MLK and the End of Racism in Our Church

imprrh@gmail.com —  January 19, 2015

“So often we have allowed the material means by which we live to outdistance the spiritual end for which we live. We our mentality to outrun our morality. We have allowed our technology to outrun our theology. And if we are not careful we will end up with guided missiles and misguided men. And that is a necessity now, more than ever before, to keep the means, rather than ends, for which we live, abreast with the means by which we live.”  (MLK Speech from Puerto Rico, 1962)

I sometimes hear that we live in a post-racial America. I wish we did. We don’t. That is especially significant in the church, where Sabbath morning is still the most segregated hour in the week. I am eternally optimistic, but I also wish we could have honest conversations instead of just playing nice in front of people and hardball behind the scenes. I wanted to honor the life and legacy of Martin Luther King, as a pastor from a Hispanic heritage. I wanted on this day, to share my feelings on race and religion (both hot topics, so forgive me in advance).

Here are three perspectives:

  1. Thanks.

As a Hispanic in North America, I do not take lightly the fact that many of the privileges that we enjoy today and take for granted, others paid for with their lives. I am thankful to Dr. King for letting his faith drive his actions, for being not just a voice for justice and freedom, but a person that understood this simple fact: we lose the right to speak to a culture we are unwilling to engage and when merited, challenged.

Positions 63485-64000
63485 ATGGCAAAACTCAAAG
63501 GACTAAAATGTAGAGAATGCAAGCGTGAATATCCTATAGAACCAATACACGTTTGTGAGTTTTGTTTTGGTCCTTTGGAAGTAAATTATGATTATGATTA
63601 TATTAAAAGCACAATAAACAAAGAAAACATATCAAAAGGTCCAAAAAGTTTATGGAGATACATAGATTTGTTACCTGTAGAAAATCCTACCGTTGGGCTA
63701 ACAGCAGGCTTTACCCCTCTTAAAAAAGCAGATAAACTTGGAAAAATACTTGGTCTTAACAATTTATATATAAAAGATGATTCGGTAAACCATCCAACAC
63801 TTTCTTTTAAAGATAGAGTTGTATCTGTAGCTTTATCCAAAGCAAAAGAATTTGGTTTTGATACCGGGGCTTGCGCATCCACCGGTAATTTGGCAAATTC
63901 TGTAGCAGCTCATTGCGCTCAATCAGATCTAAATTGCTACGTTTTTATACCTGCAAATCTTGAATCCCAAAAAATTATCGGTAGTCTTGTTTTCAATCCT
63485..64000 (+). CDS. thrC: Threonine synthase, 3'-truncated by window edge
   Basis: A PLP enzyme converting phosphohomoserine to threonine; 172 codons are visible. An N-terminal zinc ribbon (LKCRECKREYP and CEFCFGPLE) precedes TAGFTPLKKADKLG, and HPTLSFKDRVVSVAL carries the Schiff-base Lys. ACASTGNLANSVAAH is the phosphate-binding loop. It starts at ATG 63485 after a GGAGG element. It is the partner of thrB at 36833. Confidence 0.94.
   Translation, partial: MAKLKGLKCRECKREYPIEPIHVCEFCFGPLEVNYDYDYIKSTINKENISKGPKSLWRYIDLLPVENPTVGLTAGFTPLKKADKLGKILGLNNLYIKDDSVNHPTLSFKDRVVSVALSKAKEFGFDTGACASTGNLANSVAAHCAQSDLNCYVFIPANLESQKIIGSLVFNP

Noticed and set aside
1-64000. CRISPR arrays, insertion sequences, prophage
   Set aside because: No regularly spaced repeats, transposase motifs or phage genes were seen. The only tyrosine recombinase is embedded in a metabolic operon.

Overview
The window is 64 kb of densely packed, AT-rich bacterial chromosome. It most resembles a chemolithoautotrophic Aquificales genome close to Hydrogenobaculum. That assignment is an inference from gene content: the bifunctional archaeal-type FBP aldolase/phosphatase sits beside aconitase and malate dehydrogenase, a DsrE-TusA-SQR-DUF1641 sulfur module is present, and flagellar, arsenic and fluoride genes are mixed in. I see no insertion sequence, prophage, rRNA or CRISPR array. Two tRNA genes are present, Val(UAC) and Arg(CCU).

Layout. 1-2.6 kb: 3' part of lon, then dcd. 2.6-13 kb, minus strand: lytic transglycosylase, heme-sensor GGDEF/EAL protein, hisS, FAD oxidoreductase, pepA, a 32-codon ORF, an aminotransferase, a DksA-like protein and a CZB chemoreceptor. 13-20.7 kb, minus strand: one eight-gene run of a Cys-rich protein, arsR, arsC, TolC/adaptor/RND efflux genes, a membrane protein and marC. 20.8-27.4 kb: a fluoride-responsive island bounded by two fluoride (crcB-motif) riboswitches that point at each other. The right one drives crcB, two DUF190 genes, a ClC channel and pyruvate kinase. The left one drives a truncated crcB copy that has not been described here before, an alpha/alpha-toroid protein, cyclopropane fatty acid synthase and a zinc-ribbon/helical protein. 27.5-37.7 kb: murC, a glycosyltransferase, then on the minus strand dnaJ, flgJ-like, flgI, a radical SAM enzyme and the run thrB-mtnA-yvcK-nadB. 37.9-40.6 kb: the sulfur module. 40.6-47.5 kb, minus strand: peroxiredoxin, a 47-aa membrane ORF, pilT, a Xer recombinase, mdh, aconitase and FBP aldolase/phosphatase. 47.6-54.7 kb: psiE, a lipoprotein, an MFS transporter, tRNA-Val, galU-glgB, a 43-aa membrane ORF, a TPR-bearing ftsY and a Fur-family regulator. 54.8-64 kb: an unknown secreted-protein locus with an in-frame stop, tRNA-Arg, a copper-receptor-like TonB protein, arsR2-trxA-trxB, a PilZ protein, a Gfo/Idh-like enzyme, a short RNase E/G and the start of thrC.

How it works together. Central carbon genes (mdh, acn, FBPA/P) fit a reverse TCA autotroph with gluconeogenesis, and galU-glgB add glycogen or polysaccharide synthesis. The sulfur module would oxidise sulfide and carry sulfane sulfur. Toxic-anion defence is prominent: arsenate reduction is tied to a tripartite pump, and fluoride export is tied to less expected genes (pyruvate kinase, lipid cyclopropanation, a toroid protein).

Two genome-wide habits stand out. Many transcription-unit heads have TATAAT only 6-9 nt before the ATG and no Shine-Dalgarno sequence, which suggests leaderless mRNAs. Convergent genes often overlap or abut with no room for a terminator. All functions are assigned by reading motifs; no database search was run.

1. Concern.

Have we made progress in the church? Sure. Is it all fixed? No. Here are some specific instances I have personally experienced:

*A pastor asked me if he could baptize someone he called “an illegal”?

*A pastor in a conference in the west that told his Hispanic colleague that he should stand in front of the church and tell every person “that had no papers to go back to Mexico”.

*The question I get asked five times out of ten: “Are you the ministerial guy for ALL or just Hispanics?”

*Do you speak Mexican?

Chance starts with us. Instead of taking our cues from the media and the talking points from the talking heads, why don’t we take the time to get to know someone from another culture?

  1. Hope.

I have seen many instances of progress. I have seen in the last 10 years many Hispanics being appointed to positions of leadership. I have seen a desire in cities all across the Southern Union to ignore previous silo mentality and start to work along with churches in the other conferences to be more effective in reaching their city. One of the most common questions I hear (literally every week) has to do with the state/regional conference reality. Even today there is a petition to re-examine the present construct. (https://www.change.org/p/north-american-division-of-seventh-day-adventists-let-s-end-ethnically-separate-conferences) While I have issues with the blanket “Let’s do away with regional conferences” (that’s troublesome in itself, think about it) I do hear voices looking for a better way forward. Change is hard. Almost impossible. But I am hopeful. And grateful.

Thank you Dr. Martin Luther King.

Love is the only force capable of transforming an enemy into friend.

Martin Luther King, Jr.

imprrh@gmail.com

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2 responses to MLK and the End of Racism in Our Church

  1. Definitely in favor of a movement of a united church organization in the US! It is very embarrassing to be behind the secular world in this.

  2. if anything recent events in society have let us know that we are not as far behind society as we think we are.